Late-season storm hits West Coast
It may be mid-May but that doesn't mean that winter is over yet. Ski resorts around the country are reporting high snowfalls for this time of year, with Squaw Valley, Calif., getting 20 inches of snow in the past 48 hours, Mammoth, Calif., receiving seven to 11 inches, and Timberline, Ore., reporting six inches.
"It's not too unusual to see storms like this in mid-May," says Brian O'Hara, a meteorologist with the National Weather Service in Reno, Nev. "We get late-season storms like this every few years."
The storm hitting the West Coast isn't done yet. O'Hara says the National Weather Service has issued a winter weather advisory for the Sierra Nevada Mountains for Monday night through Tuesday morning, with five to eight inches of snowfall expected overnight in the central Sierra at elevations above 7,000 feet and two to five inches at lower elevations. "Tonight's storm should be another nice addition to the snowpack," O'Hara said. "The ski resorts obviously like that."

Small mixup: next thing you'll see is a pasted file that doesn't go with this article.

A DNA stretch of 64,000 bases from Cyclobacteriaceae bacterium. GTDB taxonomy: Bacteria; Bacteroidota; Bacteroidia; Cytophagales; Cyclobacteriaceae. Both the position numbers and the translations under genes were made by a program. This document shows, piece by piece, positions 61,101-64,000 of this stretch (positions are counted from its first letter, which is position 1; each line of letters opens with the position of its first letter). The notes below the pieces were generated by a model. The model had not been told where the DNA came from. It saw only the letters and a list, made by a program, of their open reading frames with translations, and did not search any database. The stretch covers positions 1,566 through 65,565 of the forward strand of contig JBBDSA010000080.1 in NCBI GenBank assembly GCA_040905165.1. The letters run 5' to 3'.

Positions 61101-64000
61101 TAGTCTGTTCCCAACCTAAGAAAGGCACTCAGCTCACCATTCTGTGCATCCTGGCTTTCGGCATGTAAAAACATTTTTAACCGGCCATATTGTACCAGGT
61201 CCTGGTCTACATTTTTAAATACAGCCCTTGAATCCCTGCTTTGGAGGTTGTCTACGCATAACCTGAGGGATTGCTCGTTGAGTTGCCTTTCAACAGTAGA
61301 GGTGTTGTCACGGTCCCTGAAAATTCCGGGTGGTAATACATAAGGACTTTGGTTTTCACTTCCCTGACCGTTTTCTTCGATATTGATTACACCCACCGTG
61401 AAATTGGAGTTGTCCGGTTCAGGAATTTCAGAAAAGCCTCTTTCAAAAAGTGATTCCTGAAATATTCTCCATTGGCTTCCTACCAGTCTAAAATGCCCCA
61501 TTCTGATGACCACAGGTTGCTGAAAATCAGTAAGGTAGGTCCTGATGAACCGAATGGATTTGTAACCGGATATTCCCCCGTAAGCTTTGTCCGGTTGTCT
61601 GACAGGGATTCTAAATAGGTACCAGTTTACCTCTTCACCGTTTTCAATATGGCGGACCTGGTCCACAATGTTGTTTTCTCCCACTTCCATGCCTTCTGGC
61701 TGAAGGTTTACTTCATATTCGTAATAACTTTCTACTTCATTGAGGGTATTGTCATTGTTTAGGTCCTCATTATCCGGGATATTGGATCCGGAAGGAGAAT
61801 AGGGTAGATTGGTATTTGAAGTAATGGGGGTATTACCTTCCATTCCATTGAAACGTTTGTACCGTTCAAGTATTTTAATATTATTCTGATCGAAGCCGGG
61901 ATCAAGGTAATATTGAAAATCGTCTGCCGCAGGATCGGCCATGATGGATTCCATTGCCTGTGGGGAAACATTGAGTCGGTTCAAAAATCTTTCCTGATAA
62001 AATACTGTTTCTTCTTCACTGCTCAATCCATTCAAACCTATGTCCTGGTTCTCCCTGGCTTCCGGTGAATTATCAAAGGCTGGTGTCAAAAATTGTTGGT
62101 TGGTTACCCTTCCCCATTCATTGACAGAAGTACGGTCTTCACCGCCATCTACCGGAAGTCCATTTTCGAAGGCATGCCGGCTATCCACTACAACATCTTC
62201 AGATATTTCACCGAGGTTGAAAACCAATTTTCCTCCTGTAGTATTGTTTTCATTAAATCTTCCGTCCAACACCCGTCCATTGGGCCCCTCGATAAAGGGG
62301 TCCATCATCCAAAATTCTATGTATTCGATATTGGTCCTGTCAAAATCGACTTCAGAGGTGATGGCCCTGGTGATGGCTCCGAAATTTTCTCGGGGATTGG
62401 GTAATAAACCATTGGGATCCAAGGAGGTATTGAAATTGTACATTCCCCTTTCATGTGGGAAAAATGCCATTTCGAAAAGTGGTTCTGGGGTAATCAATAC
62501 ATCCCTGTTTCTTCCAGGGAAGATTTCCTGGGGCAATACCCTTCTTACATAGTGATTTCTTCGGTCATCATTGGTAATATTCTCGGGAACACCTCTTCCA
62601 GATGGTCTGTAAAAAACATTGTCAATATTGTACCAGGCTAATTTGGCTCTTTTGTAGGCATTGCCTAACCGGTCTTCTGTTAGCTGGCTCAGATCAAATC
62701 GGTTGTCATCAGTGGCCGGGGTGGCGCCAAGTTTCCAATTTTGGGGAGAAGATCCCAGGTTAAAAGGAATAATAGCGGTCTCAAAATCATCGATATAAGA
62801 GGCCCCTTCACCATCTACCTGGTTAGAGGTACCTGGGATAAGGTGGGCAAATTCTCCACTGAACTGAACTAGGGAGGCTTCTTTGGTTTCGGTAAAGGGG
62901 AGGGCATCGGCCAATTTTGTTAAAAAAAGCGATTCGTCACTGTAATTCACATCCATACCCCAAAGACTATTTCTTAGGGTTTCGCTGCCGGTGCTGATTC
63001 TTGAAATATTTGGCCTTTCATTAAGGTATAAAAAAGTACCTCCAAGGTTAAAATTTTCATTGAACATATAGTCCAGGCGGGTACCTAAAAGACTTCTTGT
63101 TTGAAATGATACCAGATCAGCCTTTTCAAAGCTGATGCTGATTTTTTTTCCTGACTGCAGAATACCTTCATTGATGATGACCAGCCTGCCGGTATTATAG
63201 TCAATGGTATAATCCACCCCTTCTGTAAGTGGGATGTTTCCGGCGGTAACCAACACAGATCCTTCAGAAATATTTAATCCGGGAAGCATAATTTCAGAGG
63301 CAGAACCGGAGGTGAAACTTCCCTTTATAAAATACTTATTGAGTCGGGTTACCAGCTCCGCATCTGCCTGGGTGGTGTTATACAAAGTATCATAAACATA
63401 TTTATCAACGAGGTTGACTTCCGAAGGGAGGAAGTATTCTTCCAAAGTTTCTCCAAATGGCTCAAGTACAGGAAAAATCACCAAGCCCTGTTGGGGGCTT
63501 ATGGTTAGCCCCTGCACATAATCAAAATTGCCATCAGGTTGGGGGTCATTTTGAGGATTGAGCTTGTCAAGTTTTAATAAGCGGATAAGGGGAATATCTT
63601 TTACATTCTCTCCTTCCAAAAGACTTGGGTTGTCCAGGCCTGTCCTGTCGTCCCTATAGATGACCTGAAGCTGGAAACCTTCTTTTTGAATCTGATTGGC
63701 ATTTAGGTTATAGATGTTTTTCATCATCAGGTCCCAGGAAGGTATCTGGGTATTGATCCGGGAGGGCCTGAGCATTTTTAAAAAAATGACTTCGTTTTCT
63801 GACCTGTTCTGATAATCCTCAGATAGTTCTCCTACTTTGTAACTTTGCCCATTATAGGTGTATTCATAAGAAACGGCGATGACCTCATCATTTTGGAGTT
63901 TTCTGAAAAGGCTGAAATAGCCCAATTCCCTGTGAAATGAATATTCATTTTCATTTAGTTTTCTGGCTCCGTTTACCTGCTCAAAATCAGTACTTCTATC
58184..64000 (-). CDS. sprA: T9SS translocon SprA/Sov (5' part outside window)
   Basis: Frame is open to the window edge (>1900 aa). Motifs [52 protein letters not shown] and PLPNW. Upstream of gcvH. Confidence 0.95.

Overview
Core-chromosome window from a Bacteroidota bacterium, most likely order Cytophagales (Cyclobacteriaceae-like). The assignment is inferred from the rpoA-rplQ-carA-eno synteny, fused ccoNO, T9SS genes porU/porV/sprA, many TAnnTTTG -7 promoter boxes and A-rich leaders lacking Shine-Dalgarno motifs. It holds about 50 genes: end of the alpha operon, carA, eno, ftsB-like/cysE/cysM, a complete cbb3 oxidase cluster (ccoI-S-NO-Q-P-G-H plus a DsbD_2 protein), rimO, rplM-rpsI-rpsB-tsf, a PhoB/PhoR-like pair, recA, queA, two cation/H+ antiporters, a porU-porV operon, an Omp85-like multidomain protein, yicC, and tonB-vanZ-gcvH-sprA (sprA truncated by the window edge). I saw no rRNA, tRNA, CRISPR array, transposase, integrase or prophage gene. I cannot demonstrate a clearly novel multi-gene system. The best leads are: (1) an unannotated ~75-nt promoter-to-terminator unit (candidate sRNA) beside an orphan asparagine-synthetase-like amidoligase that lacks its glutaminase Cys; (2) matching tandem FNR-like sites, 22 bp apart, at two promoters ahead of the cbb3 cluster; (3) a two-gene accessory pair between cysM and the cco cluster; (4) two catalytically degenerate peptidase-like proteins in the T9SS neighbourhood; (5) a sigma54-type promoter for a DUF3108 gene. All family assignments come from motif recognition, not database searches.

Ski areas around the West are reaping the benefits of the late-season storms and staying open well into summer. Utah's Snowbird, Oregon's Mt. Bachelor and BC's Blackcomb Mountain are all currently open. In Colorado, Arapahoe Basin is currently open on weekends until at least June 19, but they're hoping to extend the season even longer. "We would like to stay open on the weekends until the fourth of July, but we'll have to see how snow conditions hold up to announce any further plans past June 19," says Alan Henceroth, general manager for Arapahoe Basin. The last time A-Basin was open through July 4 was 1997; in 2003, they made it to July 2.
In California, Squaw will stay open through May 30, Mammoth Mountain will be open daily until July 4 and Alpine Meadows closed Sunday but recently announced that they'd reopen for the weekend of July 4. "Skiing on the 4th of July holiday weekend is the ultimate way to celebrate Independence Day," said Kent Hoopingarner, general manager of Alpine Meadows. "The fact that we're able to offer such a novelty is indicative of the amount of snow the mountain received this winter, which was more than 71 feet."